Thursday, October 26, 2006

A click of recognition comes from an unexpected place

I saw this message a few days back on one of email lists I am on. A guy asked how to do a certain thing in Linux. His question wasn't all that interesting: it's the P.S. that attracted my attention:

If you want to know *why* I want to do this, google "my life bits
gorden bell" or just go strait to...

MyLifeBits is a project to capture, digitize and organize all the information a person comes across or generates in his/her lifetime. Ambitious, to say the least. And I find this idea very tempting. Many times I have wished that every piece of information that ever crossed my horizon, every thought that ever popped up in my mind, was searchable and accessible. I feel this most acutely while writing. I know I forgot too many metaphors and dialog bits by not writing them down on time. It would help to have a digital map of brain. A brain equivalent, if you will. A brain dual. The latter word came to my mind when I read somebody's response to the above-quoted email:

This reminds me of the story "Learning To Be Me" in Greg Egan's collection Axiomatic: "I was six years old when my parents told me that there was a small, dark jewel inside my skull, learning to be me." An interesting story if not about Linux.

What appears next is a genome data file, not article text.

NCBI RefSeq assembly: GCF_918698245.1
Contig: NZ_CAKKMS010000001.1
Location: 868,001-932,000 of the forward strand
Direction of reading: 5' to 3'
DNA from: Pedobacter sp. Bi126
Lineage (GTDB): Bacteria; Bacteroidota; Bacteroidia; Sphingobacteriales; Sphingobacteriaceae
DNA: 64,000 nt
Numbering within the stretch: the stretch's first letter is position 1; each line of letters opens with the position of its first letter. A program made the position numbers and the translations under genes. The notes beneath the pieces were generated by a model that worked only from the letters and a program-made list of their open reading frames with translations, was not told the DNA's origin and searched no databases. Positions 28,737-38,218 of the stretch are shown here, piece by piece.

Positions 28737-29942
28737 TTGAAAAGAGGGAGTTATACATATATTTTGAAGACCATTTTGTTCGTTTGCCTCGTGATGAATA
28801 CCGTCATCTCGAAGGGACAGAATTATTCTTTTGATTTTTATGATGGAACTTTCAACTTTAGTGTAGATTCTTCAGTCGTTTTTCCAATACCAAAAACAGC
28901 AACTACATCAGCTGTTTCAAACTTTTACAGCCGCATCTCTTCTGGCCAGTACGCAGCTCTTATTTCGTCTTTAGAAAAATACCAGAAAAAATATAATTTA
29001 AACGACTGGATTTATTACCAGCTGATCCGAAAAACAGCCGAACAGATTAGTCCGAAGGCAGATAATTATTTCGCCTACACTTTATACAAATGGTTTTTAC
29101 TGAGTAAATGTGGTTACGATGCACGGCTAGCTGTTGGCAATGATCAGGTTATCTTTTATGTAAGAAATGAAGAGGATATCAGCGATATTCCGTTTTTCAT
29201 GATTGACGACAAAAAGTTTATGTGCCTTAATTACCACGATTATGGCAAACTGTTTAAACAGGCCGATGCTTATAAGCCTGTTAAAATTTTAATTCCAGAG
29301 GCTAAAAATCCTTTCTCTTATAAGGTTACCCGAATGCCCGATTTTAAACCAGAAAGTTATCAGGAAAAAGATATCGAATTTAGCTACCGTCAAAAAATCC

In this story, the term "jewel" is a bastardization of "dual". The jewel/dual is a little device that carries an exact copy of its owner's personality. It creates that copy over a period of time, by recording its owner's every thought, emotion, memory, or sensation. It takes decades, but it winds up containing a mind that's indistinguishable from the one contained in a brain in which the jewel lives.

Then, when copy is considered to be complete, the owner undergoes surgery to remove his or her brain and to enable the jewel to take over all the functions of the brain. The owner doesn't notice the difference, because the copy contained by the jewel is identical to his/her brain down to the tiniest detail. Nobody else notices a difference either. The owner still looks the same from the outside -- no one can tell that his/her brain has been scooped out and replaced with plastic filling. Most importantly, he/she still acts like the same person. There's no way to tell a person with a jewel from a person with a biological brain.